This paper presents findings as part of a research project to develop and implement a lean and agile construction system on a case study project. The objective of the research project for the sponsor company is to improve its projects site operations, making them safer for the worker, and improving efficiency and productivity. A principle output of the research is the development and use of an innovative method for assembling offsite, transporting and installing mechanical and electrical distribution modules. In total 196 modules were installed in 17 construction zones on the case study project and the results show that zero accidents occurred either onsite or offsite associated with this work; an 8.62% cost saving is achieved over an estimation of traditional methods (with an estimated productivity loss of 25% for traditional method site labour); a higher quality is achieved with less site rework; 93% less hours are required onsite for the S&P method (much fewer operatives onsite at risk of injury); and a shorter overall cycle-time is required to complete the work when compared to traditional methods. This paper reports on the findings using IMMPREST software as a tool for assessing the benefits derived from the use of modular offsite assembly against what would otherwise have been traditional installation methods for this case study.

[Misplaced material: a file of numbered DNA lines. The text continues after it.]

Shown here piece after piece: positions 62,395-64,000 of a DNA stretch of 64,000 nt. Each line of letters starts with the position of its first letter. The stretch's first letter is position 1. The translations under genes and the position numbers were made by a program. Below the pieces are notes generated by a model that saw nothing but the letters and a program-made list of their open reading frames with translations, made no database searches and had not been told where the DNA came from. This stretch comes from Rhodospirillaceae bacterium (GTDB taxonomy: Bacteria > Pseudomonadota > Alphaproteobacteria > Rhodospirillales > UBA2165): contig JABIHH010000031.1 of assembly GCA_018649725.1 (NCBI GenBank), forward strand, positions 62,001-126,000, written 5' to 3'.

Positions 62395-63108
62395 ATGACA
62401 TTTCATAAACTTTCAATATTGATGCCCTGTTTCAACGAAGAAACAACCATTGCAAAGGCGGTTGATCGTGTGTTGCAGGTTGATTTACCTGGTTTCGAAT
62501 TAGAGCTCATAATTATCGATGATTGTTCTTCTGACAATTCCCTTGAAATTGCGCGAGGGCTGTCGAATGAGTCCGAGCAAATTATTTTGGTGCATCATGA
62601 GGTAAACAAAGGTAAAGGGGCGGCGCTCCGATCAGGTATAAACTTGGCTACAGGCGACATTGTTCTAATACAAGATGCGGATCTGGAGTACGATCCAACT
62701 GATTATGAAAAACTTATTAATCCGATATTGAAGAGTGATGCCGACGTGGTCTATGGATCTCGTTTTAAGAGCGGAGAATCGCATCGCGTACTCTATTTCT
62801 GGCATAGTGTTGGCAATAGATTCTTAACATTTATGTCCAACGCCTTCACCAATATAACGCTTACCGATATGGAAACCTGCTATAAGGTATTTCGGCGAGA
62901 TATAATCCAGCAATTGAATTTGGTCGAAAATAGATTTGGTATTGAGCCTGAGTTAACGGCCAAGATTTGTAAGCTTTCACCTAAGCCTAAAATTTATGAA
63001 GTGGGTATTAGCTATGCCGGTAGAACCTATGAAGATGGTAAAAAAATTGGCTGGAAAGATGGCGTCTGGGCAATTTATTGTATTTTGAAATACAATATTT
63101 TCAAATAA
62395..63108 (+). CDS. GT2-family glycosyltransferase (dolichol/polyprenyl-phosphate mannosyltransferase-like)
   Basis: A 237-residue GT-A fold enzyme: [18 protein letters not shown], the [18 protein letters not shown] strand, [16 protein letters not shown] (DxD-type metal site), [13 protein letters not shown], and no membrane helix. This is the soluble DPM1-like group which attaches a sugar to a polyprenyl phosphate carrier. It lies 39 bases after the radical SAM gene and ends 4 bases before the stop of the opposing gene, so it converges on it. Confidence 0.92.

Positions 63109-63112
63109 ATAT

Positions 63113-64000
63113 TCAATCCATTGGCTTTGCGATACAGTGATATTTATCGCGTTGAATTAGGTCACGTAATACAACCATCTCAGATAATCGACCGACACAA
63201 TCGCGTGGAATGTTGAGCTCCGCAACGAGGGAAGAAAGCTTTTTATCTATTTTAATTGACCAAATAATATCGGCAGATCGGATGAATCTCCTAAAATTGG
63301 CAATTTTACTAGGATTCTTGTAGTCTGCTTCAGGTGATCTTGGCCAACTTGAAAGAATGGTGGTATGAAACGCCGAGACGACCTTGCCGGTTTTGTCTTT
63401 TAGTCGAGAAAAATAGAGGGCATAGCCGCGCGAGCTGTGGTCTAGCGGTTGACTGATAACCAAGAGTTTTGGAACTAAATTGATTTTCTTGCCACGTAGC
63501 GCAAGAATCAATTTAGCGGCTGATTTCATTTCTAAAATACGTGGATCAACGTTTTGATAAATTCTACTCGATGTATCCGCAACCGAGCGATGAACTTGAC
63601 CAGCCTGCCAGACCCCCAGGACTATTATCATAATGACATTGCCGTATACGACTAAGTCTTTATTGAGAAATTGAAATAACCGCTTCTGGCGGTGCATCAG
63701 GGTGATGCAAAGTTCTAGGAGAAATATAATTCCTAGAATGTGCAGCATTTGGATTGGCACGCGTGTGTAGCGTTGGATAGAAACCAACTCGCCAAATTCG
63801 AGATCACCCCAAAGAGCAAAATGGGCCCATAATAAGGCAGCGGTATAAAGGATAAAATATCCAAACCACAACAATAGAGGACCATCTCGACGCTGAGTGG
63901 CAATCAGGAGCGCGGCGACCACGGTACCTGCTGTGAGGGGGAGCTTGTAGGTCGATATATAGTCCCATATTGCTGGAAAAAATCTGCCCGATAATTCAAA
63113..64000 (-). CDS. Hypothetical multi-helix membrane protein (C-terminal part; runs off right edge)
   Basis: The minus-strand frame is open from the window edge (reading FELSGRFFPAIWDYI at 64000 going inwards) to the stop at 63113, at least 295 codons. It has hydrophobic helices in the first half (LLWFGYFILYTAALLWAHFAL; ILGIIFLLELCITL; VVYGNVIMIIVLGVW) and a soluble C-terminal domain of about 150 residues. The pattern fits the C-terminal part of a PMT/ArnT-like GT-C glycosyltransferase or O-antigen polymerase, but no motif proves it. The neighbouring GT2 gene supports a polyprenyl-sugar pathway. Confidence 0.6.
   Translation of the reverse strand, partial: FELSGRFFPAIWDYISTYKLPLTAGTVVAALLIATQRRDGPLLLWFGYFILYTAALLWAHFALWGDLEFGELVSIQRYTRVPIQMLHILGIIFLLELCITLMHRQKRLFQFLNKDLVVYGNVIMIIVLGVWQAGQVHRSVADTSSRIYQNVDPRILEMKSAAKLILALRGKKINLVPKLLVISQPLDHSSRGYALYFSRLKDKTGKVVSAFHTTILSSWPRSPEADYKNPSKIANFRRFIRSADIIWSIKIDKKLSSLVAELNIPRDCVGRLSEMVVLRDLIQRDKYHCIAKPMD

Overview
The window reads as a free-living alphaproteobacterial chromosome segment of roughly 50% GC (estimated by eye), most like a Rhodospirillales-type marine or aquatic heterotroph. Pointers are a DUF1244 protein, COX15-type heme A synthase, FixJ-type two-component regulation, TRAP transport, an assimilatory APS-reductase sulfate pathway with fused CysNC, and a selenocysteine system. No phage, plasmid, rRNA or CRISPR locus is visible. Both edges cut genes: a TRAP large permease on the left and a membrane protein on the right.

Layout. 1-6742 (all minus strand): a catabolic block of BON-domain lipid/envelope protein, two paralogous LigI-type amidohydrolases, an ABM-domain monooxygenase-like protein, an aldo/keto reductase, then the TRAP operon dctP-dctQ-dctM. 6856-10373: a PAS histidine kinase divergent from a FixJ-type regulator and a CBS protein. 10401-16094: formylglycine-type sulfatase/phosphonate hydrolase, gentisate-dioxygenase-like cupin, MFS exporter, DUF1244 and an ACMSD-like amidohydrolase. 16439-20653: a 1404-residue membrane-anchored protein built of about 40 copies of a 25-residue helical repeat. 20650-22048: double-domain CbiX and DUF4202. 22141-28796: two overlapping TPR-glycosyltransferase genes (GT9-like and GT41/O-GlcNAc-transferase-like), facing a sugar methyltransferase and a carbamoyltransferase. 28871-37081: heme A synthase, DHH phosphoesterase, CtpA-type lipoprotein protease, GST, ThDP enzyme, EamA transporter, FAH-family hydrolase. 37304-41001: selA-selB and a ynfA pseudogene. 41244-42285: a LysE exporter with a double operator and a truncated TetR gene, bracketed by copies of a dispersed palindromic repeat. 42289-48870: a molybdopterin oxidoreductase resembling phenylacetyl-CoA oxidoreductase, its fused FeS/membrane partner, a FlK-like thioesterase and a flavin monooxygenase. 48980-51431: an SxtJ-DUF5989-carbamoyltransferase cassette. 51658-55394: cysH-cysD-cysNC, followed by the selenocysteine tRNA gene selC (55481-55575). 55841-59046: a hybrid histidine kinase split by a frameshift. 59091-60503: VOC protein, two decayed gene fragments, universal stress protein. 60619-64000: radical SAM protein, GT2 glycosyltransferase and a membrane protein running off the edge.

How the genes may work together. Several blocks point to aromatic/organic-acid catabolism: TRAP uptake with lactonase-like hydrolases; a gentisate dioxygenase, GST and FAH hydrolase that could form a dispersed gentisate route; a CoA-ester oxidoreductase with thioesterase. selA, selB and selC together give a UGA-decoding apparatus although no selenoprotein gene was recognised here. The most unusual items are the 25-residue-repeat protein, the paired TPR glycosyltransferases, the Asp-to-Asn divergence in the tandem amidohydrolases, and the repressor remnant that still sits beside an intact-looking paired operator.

construction system, IMMPREST, health, safety, productivity
Court, P. , Pasquire, C. & Gibb, A. 2008, 'Modular Assembly in Healthcare Construction – A Mechanical and Electrical Case Study' In:, Tzortzopoulos, P. & Kagioglou, M., 16th Annual Conference of the International Group for Lean Construction. Manchester, UK, 16-18 Jul 2008. pp 521-532